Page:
Lori asks how much money Erica has personally invested in Fort Magic, which Erica says she has invested $50,000 while her mother has invested $200,000. In return for the large investment, the split moved from a 50/50 between Erica and her mother to a smaller split with the introduction of a third investor. This third investor has brought in a guaranteed $200,000 in exchange for around 35% equity, which prompts Mark to ask about the value of the equity. Erica and her mom were at 50/50, so the equity has now been split into thirds; Erica, her mom, and the third investor are all equal owners in the company. However, Erica has complete authority to negotiate up to 70% of the total equity.
Barb says that she find’s Erica’s enthusiasm “delicious,” as Erica is bubbling with excitement. However, the answers Erica has given to some of the questions is driving Barb nuts; she says that Erica is all over the place, and she wants to offer one shot for Erica. Barb asks what Erica’s top three priorities are for when she goes into her office tomorrow. Erica stutters for a moment, appearing like a deer in the headlights, and says she is caught off guard by the question. Erica asks if Barb means tomorrow morning, or within the next week, and Mark points out that Erica is indeed proving Barb’s point. Barb concludes by saying she has never seen an entrepreneur succeed without being hyper-focused on exactly what’s most important, and she does not find a good fit in investing in Fort Magic. Barb is the first Shark out.
Mark says that Erica is going 200 miles an hour and he doesn’t know what direction she is going in, and says she probably doesn’t even know what direction she is going in. Mark advises Erica to focus on something, anything, but then is also exits the deal. Kevin says that most families will not be able to afford a $199 children’s toy, and that is on the super high-end of the children’s toy business. If Fort Magic were to succeed, it would have to be sold for under $100, and Kevin is out.
Robert and Lori are left, and Lori says that she finds Fort Magic expensive because it doesn’t include everything required to build a proper fort. If the kit had included the fabrics, Lori says she would find the product a lot more attractive and investment-worthy, but for the price of $199 and the limited purchase, Lori is also out.
Robert says that one of the things he’s learned on Shark Tank, after five seasons, is that there are some products that the audience is going to buy in droves even without an official investment or approval from the Sharks. This is the “Shark Tank Effect,” and Robert believes Erica will sell a ton of forts after the airing of this episode. Robert concludes that he wants to make an offer, but the challenge is keeping her focused. For Robert to be involved, he would want to be an equal partner with Erica, and thus, offers a $75,000 investment in exchange for 50% of the business.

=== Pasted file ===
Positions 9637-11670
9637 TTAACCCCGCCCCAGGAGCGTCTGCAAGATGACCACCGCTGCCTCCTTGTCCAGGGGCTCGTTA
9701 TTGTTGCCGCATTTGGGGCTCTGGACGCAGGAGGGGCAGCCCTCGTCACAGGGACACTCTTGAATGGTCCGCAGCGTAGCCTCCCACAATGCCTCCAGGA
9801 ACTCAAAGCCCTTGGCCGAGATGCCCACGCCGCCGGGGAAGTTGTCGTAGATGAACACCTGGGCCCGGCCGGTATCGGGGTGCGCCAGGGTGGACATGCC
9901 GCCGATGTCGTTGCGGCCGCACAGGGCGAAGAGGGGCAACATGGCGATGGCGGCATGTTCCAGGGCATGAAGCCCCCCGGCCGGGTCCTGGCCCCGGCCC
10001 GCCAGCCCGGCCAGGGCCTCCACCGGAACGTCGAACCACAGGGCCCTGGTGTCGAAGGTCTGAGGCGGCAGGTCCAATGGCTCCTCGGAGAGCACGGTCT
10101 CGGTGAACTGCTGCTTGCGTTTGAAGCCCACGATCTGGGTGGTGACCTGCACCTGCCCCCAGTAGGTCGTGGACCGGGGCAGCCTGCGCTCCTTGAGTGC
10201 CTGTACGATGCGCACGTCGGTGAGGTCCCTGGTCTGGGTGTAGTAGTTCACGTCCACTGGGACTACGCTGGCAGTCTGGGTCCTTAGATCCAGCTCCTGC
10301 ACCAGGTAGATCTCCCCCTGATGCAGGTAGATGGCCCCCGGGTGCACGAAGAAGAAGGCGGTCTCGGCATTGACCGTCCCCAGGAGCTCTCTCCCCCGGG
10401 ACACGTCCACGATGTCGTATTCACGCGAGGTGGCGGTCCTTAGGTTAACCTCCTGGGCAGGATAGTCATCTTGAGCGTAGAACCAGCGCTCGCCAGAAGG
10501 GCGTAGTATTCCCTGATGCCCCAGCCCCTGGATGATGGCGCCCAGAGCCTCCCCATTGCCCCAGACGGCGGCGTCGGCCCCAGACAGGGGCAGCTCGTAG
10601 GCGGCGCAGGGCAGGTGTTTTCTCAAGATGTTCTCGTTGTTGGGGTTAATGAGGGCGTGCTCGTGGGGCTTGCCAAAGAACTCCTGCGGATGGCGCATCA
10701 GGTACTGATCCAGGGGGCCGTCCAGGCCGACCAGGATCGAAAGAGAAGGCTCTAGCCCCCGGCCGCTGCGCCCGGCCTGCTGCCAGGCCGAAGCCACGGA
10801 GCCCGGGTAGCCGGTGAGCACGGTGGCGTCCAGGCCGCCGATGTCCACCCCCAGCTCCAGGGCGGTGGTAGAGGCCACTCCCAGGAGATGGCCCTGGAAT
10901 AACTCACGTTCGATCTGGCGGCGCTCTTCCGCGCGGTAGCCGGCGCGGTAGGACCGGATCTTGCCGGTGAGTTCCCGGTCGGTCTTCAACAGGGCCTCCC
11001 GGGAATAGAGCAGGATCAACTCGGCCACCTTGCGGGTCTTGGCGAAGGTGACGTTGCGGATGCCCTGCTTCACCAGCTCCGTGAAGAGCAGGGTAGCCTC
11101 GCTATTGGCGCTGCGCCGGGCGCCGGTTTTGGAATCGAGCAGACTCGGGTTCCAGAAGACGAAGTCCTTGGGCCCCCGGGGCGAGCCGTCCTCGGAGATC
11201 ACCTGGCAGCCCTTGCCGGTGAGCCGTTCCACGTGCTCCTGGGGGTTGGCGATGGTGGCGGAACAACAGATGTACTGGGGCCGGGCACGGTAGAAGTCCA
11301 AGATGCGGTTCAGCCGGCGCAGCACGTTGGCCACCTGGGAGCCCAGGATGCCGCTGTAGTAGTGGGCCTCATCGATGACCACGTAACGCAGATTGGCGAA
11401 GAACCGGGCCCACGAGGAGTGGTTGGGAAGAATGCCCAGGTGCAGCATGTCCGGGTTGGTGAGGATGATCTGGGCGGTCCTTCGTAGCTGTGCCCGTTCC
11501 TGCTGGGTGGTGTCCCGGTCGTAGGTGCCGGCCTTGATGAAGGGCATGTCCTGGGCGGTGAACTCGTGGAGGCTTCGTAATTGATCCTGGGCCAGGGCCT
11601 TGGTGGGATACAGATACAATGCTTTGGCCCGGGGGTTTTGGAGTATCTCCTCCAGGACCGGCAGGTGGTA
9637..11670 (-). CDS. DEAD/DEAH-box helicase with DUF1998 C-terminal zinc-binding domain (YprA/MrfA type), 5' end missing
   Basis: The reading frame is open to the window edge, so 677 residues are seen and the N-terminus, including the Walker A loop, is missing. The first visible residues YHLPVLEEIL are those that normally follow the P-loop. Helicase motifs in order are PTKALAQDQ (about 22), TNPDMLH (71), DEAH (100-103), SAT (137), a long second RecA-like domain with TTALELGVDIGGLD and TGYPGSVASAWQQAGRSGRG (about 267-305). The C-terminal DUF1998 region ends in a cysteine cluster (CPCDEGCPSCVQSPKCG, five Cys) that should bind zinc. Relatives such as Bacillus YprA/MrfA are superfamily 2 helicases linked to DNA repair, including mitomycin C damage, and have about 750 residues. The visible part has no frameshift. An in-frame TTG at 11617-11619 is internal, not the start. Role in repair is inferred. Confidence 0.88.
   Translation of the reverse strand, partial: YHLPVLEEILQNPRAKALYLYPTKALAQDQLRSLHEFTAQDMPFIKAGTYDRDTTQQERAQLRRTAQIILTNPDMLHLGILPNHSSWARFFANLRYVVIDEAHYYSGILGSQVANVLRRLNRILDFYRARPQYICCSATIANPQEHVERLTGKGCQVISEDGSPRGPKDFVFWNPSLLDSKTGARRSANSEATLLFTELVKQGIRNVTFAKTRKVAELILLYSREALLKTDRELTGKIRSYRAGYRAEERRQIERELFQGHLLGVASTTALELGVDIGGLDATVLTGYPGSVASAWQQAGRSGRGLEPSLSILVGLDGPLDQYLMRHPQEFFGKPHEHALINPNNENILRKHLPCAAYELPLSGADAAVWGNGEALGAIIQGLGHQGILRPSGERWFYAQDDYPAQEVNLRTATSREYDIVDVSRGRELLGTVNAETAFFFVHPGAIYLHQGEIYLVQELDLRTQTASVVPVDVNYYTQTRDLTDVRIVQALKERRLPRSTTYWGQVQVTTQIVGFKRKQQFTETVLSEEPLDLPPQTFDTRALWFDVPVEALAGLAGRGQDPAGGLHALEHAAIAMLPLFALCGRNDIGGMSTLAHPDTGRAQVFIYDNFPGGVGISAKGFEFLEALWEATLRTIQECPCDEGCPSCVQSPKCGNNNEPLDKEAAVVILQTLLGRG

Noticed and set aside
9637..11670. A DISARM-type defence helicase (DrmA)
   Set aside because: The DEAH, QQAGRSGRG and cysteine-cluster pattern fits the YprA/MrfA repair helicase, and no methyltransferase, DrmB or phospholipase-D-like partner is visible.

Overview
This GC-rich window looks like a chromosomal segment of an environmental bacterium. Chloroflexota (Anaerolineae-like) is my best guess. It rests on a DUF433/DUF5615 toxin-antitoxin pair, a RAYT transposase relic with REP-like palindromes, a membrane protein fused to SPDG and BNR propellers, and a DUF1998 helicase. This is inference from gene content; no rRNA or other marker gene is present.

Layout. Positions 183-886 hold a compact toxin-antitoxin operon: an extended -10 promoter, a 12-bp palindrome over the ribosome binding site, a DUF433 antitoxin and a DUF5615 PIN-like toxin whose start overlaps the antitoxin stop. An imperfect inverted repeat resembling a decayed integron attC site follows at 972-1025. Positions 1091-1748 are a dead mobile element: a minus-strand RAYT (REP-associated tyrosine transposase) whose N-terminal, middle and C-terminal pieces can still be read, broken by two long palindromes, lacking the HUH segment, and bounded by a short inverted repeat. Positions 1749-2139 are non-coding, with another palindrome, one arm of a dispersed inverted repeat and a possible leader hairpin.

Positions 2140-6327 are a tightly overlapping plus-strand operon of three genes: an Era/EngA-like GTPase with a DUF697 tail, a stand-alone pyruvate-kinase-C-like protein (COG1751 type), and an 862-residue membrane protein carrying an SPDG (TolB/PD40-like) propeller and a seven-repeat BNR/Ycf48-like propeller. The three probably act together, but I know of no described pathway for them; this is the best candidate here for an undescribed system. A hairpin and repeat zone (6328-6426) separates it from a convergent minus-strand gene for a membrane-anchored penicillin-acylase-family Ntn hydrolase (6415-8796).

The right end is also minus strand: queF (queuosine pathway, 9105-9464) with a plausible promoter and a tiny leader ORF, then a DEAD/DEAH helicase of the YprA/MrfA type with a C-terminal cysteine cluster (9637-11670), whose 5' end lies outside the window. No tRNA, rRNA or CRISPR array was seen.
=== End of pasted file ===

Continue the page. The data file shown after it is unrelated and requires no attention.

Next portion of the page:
Erica asks for specifics or what Robert can bring, and Robert suggests selling the materials on the side as an available option. He believes he can bring it to retail by revising the packaging. However, Erica believes that the 50% equity stake in the company is too much, while Kevin points out the fact that Erica has done nothing to alleviate the perceived risk of investing in Fort Magic. All of the Sharks point out Erica is a bit scatter-brained, but Erica perceives this as enthusiasm.
Erica counter-offers with a $75,000 for 25% investment offer, and Robert says he will not change from his offer. Erica then passes up on Robert’s offer, leaving her without an investment from the Sharks.
Fort Magic Now in 2018- The After Shark Tank Update
Fort Magic is an interesting state of limbo – it either is selling really well, or is out-of-production and will never return. Both the online store hosted on the Fort Magic website and the Amazon storefront are sold out of the original Fort Magic Building Kit that was showcased on Shark Tank, but additional “expansions” have been created for the product which includes more connectors, sticks, and even some covers for your creations. The price is not even listed, but perhaps the most interesting thing to note is the suggestion for other products that are very similar to Fort Magic on the Amazon storefront. All of these products are far cheaper than the asking-price of $199 for Fort Magic, and even far cheaper than if Erica had been able to lower the price to $100.